Around the time of Graflex’ demise, another Japanese company, Horseman (a subsidiary of Topcon) decided to adopt the 2×3 Graflok back for their series of 2×3 view cameras. Starting with the 985 around 1975, this was their default back format (their earlier 6×9 cameras had used a similar, but non-standard format). Simultaneously, they released their own series of roll film backs in “8 Exp” 6×9 and “10 Exp” 6×7 formats, each in both 120 and 220 versions. (They also released a matching 6×12 back, but this was for 4×5 cameras only.) These backs are beautifully engineered, high-end pieces of equipment. They’re larger and heavier than the Graflex versions, but include features such as metal darkslides, a film memo holder (which holds the labeled end flap of a 120 box, so you can see at a glance which kind of film was loaded in which back), and an internal exposure counter (which shows through a window in the top of the back). These were manufactured until sometime around the end of the 1990s. I have never seen one that has malfunctioned. The Horseman 8EXP is the best 6×9 back available for the Graflok 23 system.
In 1990, Mamiya released the third major version of the RB system, the RB67 Pro SD. With this camera they updated their line of backs to a more contemporary, “boxy” style. Gone were the chrome highlights and leatherette, to be replaced by acute angles in black plastic. These shells contain better light-leak protection that didn’t rely on foam seals as insurance. In the 6×7 backs (120 and 220), Mamiya incorporated a darkslide sheathing method similar to that which they had implemented with the 70mm back. Finally, after 20 years, Mamiya updated their 645 back to the Pro-SD style. They also produced a new version of their 6×7 motorized back. This one took four AA batteries instead of an external battery back. It is a far superior design. The most impressive Pro-SD back, however, was a new motorized 6×8 back! The Pro-SD camera had the option of exposing a slightly larger, 6×8 frame, and this was the only back that could take advantage of it. The feature had major limitations, the foremost being that it only worked in portrait orientation (when photographers would be less likely to desire a more elongated format). However, the back itself is a marvel, and works perfectly on any other Graflok 23 camera system! (Other cameras will not automatically advance the film after a shot, but this can be accomplished by simply pressing the advance catch or button on the back itself.) This single back is the only 6×8 back ever produced for Graflok 23. It can be advanced with either the built-in motor or by manually advancing its winding knob. Its motorized features are, therefore, completely optional.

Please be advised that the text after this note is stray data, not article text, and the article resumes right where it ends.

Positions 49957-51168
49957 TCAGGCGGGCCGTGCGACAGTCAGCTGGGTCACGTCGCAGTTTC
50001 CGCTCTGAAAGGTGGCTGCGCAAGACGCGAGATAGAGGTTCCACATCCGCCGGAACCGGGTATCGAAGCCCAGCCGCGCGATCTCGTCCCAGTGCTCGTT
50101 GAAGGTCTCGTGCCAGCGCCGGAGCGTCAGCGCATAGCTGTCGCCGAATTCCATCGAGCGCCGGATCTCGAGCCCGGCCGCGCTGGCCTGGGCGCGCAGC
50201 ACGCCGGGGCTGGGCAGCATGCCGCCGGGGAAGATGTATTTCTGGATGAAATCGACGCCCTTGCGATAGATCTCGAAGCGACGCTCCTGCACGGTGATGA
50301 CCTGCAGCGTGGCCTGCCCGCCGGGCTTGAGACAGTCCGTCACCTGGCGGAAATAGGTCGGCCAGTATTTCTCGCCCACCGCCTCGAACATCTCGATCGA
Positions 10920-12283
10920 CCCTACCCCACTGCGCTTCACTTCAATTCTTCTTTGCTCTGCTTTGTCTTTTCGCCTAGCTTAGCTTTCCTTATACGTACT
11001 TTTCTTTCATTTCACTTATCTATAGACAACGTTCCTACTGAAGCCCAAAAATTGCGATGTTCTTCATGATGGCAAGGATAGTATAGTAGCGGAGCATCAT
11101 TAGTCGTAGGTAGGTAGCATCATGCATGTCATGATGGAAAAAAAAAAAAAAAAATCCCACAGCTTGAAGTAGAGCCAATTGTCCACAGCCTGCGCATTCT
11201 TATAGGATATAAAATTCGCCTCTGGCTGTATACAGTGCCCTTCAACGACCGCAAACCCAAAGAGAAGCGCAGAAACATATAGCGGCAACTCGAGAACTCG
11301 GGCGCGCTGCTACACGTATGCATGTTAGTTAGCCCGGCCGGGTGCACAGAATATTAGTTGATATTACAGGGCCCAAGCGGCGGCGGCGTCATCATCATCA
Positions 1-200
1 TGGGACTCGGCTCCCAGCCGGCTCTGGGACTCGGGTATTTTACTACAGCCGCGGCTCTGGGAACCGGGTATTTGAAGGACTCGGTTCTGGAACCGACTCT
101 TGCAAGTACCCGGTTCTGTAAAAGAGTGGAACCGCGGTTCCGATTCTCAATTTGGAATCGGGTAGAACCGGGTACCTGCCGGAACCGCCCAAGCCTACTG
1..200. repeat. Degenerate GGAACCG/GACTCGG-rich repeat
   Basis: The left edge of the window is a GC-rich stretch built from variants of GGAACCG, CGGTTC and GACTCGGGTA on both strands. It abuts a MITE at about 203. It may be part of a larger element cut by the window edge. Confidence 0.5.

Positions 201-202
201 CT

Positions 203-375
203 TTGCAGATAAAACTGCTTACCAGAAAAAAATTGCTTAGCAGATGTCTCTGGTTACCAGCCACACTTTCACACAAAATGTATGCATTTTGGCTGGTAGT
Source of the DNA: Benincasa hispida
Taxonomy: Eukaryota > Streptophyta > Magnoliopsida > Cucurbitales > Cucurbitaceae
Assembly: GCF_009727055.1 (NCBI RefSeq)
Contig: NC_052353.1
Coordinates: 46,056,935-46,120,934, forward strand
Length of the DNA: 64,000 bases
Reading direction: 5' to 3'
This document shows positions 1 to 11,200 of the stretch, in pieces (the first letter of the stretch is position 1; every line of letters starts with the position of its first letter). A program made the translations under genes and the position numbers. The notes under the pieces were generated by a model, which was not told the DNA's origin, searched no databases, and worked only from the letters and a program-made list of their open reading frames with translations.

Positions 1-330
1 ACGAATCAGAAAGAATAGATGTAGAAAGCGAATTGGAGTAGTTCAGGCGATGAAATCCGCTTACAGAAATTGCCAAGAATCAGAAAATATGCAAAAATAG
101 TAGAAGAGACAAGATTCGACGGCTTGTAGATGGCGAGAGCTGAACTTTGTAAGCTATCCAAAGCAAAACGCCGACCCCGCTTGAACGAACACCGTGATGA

Mamiya did not update their 70mm back to the Pro-SD style, but simply continued to manufacture and sell the Pro-S version, just as they had for the Pro 645 back during the Pro-S era.
The Mamiya RB67 system was quietly discontinued shortly after digital back manufacturer Phase One purchased a 45% share in the company in 2009 (Phase One then purchased the company outright in 2015). Since the 1980s, Mamiya’s RZ67 system, which uses interlocked electronic components (shutter, trigger, meter, back), had been competing with the RB67 system. Unfortunately, the RZ system does not use the Graflok standard and thus none of its backs are compatible with Graflok cameras (and vice versa).
Starting in 2015, Mercury Works adopted the Graflok 23 standard for its open camera system, the Mercury. All Graflok 23 backs work with the Mercury. We have also sought to update and expand the Graflok 23 ecosystem by introducing new products to adapt new formats to the Graflok standard. The Mercury 135 Pano modification re-engineers Mamiya RB67 Pro and Pro-S backs to accept 35mm film in a horizontal panoramic orientation (the height of 35mm film and the full width of the 6×7 back). Photographers have long experimented with stringing 35mm film into 120 backs. The lack of a film guide to sandwich the film against the pressure plate, however, has made this a very imprecise method. The Mercury 135 Pano back finally brings professional 35mm film shooting to Graflok 23 cameras. An “extended frame” variant modifies a Mamiya RB67 Pro 645 back for 35mm, shooting a slightly wider than “full frame” image for non-panoramic use. Mercury has also produced a kit to modify RB67 Pro-S backs to shoot 46mm film (also known as 127). This conversion allows the user to load 220 length strips, for twenty 4x7cm exposures.